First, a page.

As President Carter prepares to announce his plan Monday to save American cities, the administration released a survey yesterday showing a lot of people living in them want to move out.

A Louis Harris survey commissioned by the Department of Housing and Urban Development said that 35 percent of city dwellers said they definitely or probably will move in the next two or three years and that 53 percent of those people plan to live in a suburb or rural area.

"For cities alone, this trend translates into a 10 percent drop" every two years, Harris said. "If that continued another 20 years, then by the end of the century, cities would have fully 50 percent less population than they now have."

Census Bureau officials said they doubt that there will be such a steep rate of decline and added that most cities up to 1 million population are still growing.

However, Harris' attitude survey follows a recent study of major corporations indicating that big business is not willing to make much of a commitment to troubled central cities, and both reports have great implications for Carter's urban plan.

The president's message is expected to stress ways to stop the population outflow from cities and to induce business to remain or move in.

The survey of 352 of the country's largest firms released by Rep. Henry S. Reuss (D-Wis.) last weekend showed many reluctant to locate in central cities because of antipollution rules, high taxes, crime, land prices, and lack of decent schools.

Harris' survey, in which 7,074 adults representing a cross-section of the population were interviewed for one hour, predicted "continued population migration out of the city . . . into towns and rural areas primarily and the suburbs secondarily."

Harris said in a telephone interview that his study indicates cities are becoming the "hub of activity, the social center of the country rather than the residential locus."

A disturbing finding, he said, is that among city dwellers, 47 percent of those under 30 - "the rising middle class with children" - are thinking of moving out. "The key is public schools," he said.

Harris noted that a further loss of middle-income families will mean a continued declining tax base for cities. He said they "can make an excellent case for more money by saying, 'We're being used as centers for medical care, jobs, culture, shopping and recreation, but we're not getting enough money to keep up the support services - street maintenance, lighting, fire, and police - for those activities."

He also said his survey discovered other attitudes that might signal a turnaround in cities' out-migration.

Nationally, of the families who say they want to move, 11 percent say they will move out of suburbia and 9 percent say they will move in, he said. "So suburban growth may have reached its zenith. Small towns and rural areas stand to be the big gainer, but there seems to be a trade-off.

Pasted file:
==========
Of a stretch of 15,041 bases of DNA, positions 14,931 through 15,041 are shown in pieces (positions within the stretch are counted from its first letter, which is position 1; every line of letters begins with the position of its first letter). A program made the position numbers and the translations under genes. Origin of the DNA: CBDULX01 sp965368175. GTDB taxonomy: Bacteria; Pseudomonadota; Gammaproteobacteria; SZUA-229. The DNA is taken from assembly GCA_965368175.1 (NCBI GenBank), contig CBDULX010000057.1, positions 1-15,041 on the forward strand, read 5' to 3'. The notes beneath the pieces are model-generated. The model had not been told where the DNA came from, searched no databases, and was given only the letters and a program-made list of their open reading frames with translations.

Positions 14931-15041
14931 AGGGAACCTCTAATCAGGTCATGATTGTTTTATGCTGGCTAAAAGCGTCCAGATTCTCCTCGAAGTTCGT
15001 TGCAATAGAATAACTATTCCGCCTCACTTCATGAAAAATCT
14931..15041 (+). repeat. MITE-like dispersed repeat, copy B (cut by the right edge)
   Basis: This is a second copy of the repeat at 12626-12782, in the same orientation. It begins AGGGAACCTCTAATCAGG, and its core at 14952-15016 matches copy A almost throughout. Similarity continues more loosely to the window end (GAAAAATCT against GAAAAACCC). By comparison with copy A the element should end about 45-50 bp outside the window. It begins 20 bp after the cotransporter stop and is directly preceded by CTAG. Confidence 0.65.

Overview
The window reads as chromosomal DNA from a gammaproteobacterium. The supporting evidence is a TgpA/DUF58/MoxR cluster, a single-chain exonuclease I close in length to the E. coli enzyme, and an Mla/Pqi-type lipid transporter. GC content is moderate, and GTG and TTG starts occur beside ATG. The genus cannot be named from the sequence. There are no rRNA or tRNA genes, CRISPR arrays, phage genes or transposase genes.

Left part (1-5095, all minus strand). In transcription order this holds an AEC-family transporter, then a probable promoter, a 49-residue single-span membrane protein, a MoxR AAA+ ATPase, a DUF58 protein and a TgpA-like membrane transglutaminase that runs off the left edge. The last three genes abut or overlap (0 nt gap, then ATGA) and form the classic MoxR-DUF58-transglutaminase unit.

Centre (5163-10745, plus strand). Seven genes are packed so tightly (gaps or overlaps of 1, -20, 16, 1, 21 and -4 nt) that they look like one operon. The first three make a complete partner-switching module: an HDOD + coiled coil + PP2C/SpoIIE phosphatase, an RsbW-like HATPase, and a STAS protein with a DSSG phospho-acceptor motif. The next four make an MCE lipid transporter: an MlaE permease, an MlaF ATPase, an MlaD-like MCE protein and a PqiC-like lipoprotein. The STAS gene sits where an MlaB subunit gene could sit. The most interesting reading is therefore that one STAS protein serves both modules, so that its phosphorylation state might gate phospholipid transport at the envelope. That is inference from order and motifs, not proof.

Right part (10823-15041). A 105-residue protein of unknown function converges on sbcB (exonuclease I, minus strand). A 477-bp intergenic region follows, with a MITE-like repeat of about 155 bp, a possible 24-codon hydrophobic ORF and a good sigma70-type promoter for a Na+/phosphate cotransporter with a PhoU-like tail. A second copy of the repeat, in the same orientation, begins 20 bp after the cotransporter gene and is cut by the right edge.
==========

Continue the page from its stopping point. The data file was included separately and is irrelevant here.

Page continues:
"We asked people to tell whether they wanted a less desirable home closer to their job or a more desirable job an hour away from it," he continued. "By a 46 to 35 percent margin, people picked the more desirable home. But when we asked if they wanted it 1 1/2 hours away from the job, people picked a less desirable home by a 53 to 24 percent margin. So as suburbs get more dense, people may opt for city life over the idyllic but far-off countryside."

The Harris survey found that 55 percent of the public, in and ot of cities, feel that "America would be worse off without cities."

It also found that people gave cities high marks for cultural opportunities, public transportation, movies, restaurants, health facilities, job opportunities, colleges, and shopping.

"But when asked where the best housing is, people selected the suburbs first at 43 percent, the cities second at 22 percent, then towns and rural areas at 18 percent," Harris said.

"On the worst housing the cities finished first handily with 64 percent. Thus, on the surface, the suburbs would appear to have a dominance in the housing area. However, when people were asked which has 'the widest range of housing that you can afford,' the cities emerged in first place, named by 33 percent, with the suburbs second at 27 percent, and towns and rural areas last at 23 percent."

Harris cited three major areas in which cities are "clearly in trouble": they are perceived "as being wracked with crime" (92 percent), as the worst places for raising children (83 percent), and "as centers for racial conflict." In the third category the study did not cite any figures, but it said 76 percent of whites say "they prefer mostly or all-white neighborhoods."

It also found that "city blacks are the most positive about large cities. More than half of city blacks - 53 percent compared to only 35 percent of city whites - list large cities as their top choice" to live.

Harris and Census officials said that despite the anticity attitudes expressed by many who plan to move, no exodus is expected. "You can't overlook inertia," said Census official Richard A. Engels. "Often it's too much of a hassle to find a job and maintain your lifestyle elsewhere."

HUD Secretary Patricia Roberts Harris, who commissioned the $239,000 attitude survey, said it "highlights the interdependence of urban, suburban and rural areas. Many of the people who live in suburban and rural locations make use of nearby cities for economic, social and cultural purposes. Clearly, these cities are essential and far from irrelevant to the lives of those who reside in surrounding areas."